Karl Rove’s pro-Republican super-political action committee banked more money last month than it did in all of 2013.
American Crossroads raised $5.5 million in the first three months of this year, almost all of it in March, the group said in a written statement yesterday. The surge comes after a relatively quiet 2013 in which it raised $3.6 million throughout the entire year, U.S. Federal Election Commission reports show.
The super-PAC is scheduled to file its March fundraising report, which will include contributors’ names, to the FEC by April 20. American Crossroads and its secret-donor counterpart, Crossroads GPS, spent $176 million -- more than any other outside group -- in an unsuccessful attempt to defeat President Barack Obama in 2012, according to the Center for Responsive Politics in Washington, which tracks political spending. Rove advises both.
The Crossroads organizations are now working to help Republicans win the net six seats the party needs to take control of the U.S. Senate, as well as expand its influence in the House.
The March cash infusion to American Crossroads is already showing up on television. The group has put up more than 1,500 commercials in the Alaska, Montana and North Carolina Senate races, where Democrats are trying to hold seats, New York-based Kantar Media’s CMAG shows. Polling in each of those states shows they are close contests.
“There’s been a noticeable rise in enthusiasm among our donors, in part due to the impressive slate of candidates who are strengthening the opportunity to win a Republican majority in the Senate,” American Crossroads President and Chief Executive Officer Steven Law said in a statement.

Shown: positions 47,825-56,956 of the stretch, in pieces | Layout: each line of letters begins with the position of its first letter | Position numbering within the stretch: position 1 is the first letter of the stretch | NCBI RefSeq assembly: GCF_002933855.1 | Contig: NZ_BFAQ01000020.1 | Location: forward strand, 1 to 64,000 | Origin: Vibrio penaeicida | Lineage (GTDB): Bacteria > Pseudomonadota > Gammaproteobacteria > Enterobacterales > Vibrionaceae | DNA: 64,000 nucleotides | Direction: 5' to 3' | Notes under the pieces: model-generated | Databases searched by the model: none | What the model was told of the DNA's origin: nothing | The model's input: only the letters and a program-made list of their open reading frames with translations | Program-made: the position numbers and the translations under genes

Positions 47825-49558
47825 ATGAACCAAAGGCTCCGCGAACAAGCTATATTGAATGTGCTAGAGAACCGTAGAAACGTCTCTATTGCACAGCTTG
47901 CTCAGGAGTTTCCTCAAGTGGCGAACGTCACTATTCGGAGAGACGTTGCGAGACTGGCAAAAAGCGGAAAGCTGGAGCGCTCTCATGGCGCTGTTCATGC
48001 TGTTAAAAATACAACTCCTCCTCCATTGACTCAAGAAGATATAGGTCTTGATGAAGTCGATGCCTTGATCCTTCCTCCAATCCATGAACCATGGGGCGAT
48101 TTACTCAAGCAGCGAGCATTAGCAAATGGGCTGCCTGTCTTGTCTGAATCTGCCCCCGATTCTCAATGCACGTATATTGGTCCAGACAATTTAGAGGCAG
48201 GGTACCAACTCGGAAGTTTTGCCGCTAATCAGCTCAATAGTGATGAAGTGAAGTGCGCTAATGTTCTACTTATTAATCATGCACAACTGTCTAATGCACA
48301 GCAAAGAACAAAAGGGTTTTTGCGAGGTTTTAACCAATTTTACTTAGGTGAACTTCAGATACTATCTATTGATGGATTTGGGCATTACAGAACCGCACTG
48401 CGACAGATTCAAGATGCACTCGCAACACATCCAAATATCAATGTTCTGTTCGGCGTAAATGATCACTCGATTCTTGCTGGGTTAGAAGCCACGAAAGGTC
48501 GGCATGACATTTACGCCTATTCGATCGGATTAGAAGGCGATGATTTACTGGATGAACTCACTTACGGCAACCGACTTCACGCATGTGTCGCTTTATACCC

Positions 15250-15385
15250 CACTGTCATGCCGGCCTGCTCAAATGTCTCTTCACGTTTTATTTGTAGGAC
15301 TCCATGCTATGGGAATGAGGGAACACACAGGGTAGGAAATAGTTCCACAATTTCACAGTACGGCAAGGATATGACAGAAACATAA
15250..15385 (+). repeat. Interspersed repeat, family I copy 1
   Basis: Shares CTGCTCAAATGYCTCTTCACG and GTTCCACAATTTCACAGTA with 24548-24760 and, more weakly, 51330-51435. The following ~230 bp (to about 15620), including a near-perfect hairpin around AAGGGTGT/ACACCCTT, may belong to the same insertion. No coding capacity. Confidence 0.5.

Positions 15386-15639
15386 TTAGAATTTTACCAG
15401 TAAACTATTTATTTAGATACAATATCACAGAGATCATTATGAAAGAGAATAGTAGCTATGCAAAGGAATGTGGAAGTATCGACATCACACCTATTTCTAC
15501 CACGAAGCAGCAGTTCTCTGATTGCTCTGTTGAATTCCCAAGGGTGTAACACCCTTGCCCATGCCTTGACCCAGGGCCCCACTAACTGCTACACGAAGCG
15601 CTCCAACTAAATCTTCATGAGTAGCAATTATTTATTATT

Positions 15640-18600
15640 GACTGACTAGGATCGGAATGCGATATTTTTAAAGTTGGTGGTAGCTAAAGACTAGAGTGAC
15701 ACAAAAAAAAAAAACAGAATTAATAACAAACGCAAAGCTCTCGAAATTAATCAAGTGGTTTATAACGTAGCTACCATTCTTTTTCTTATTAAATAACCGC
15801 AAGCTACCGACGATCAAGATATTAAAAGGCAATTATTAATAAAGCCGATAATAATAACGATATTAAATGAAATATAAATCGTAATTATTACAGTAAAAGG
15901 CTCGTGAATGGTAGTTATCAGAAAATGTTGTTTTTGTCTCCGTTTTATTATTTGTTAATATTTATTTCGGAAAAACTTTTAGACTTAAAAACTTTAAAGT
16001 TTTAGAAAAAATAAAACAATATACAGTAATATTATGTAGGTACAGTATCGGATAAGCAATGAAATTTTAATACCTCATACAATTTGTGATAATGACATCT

The super-PAC made a small TV ad purchase in the March special election of Florida Representative David Jolly, a Republican who prevailed over a better-known Democratic candidate. FEC records show it also paid for ads mailed directly to voters in that district.
And late last month, Crossroads GPS began hitting Senator Jeanne Shaheen for supporting Obama’s health-care plan. The New Hampshire Democrat faces a challenge by former Massachusetts Senator Scott Brown, who recently moved to the Granite State.
The Crossroads groups had until recently kept a low-profile.
After Obama defeated Republican nominee Mitt Romney, Donald Trump wrote on Twitter, “Congrats to @KarlRove on blowing $400 million this cycle. Every race @CrossroadsGPS ran ads in, the Republicans lost. What a waste of money.”
Republicans who favor causes such as abortion restrictions and smaller government accused Rove of diverting money from their issues -- and gaining nothing. “Right now there is stunned disbelief that Republicans fared so poorly after all the money they invested,” Brent Bozell, president of the Christian-values group For America in Reston, Virginia, said at the time.
In the early months of 2013, the Crossroads groups announced they would raise money for a new project that would try to assist pro-business Republican candidates in primary races. Called the Conservative Victory Project, that super-PAC hadn’t raised any money by the end of last year.
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